Photographer: Power & Syred
This fierce looking creature is not a creature at all, but something that you will see or at least be aware of commonly throughout the summer. It is a scanning electron micrograph (SEM) of the pollen of a dandelion, Taraxacum officinale, magnified 5800 times and coloured. It is the pollen that is contained in the dandelion clocks that spring up in neglected lawns and throughout the countryside.
This micrograph is one of a vast range of images produced by PS Micrographs, which is a specialist science photo library specialising in SEM images of the natural world, ranging from spiders and mites, to rocks, blood cells and algae. Some of its images are at a scale where they are still recognisable; others, like this pollen, could be almost anything.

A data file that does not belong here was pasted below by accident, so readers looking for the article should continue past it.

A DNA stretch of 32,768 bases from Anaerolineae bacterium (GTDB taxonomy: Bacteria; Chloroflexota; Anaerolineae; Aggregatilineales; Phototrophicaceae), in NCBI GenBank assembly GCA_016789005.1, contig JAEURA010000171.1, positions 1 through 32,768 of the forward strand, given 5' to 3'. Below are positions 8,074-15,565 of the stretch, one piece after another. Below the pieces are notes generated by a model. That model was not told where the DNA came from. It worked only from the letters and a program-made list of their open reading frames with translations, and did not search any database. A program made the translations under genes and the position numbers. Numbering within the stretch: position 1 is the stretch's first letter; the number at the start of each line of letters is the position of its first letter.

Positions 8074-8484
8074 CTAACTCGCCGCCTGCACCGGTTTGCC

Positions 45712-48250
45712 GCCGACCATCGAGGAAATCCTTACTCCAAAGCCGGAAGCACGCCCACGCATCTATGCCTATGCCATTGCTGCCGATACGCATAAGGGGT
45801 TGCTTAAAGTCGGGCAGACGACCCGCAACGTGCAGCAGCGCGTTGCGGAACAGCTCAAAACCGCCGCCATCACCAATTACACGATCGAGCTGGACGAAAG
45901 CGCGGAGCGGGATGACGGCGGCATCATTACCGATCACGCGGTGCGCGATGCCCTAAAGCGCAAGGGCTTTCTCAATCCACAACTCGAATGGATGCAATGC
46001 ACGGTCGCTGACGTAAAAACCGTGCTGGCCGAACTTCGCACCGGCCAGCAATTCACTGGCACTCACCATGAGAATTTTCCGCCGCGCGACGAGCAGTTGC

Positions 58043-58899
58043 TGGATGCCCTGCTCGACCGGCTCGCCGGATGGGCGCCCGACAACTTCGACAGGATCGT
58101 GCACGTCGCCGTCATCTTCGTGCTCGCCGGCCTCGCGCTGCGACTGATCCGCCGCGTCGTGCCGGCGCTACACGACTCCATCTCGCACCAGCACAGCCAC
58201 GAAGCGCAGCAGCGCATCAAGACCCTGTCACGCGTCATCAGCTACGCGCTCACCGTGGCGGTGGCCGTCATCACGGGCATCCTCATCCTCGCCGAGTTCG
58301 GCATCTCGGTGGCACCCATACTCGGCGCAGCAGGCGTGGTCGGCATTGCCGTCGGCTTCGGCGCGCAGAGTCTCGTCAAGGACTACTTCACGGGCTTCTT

Plants are among the tools with which landscape architects work and some have a more detailed understanding than others, but few are likely to go down to this detailed level. As for the fierce appearance, it may be more appropriate than it seems at first. Wikipedia warns that ‘Dandelion pollen may cause allergic reactions when eaten, or adverse skin reactions in sensitive individuals’. And after all, the name dandelion does derive from the French for ‘lion’s tooth’.